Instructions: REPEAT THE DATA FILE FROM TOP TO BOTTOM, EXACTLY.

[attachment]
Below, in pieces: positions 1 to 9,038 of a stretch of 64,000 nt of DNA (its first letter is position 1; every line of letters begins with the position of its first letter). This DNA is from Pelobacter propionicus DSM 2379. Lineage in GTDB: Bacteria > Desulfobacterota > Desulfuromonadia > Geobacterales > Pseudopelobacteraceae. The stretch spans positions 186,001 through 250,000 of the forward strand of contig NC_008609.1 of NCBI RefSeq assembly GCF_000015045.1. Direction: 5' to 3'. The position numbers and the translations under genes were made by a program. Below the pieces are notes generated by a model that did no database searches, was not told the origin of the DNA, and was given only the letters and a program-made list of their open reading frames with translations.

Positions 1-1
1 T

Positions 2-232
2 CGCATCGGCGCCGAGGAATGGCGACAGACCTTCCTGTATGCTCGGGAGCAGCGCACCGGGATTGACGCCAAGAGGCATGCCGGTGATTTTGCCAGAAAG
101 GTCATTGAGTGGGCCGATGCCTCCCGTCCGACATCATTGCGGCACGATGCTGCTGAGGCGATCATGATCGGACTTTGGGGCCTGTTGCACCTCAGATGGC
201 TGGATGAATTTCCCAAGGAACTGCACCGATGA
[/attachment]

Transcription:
Below, in pieces: positions 1 to 9,038 of a stretch of 64,000 nt of DNA (its first letter is position 1; every line of letters begins with the position of its first letter). This DNA is from Pelobacter propionicus DSM 2379. Lineage in GTDB: Bacteria > Desulfobacterota > Desulfuromonadia > Geobacterales > Pseudopelobacteraceae. The stretch spans positions 186,001 through 250,000 of the forward strand of contig NC_008609.1 of NCBI RefSeq assembly GCF_000015045.1. Direction: 5' to 3'. The position numbers and the translations under genes were made by a program. Below the pieces are notes generated by a model that did no database searches, was not told the origin of the DNA, and was given only the letters and a program-made list of their open reading frames with translations.

Positions 1-1
1 T

Positions 2-232
2 CGCATCGGCGCCGAGGAATGGCGACAGACCTTCCTGTATGCTCGGGAGCAGCGCACCGGGATTGACGCCAAGAGGCATGCCGGTGATTTTGCCAGAAAG
101 GTCATTGAGTGGGCCGATGCCTCCCGTCCGACATCATTGCGGCACGATGCTGCTGAGGCGATCATGATCGGACTTTGGGGCCTGTTGCACCTCAGATGGC
201 TGGATGAATTTCCCAAGGAACTGCACCGATGA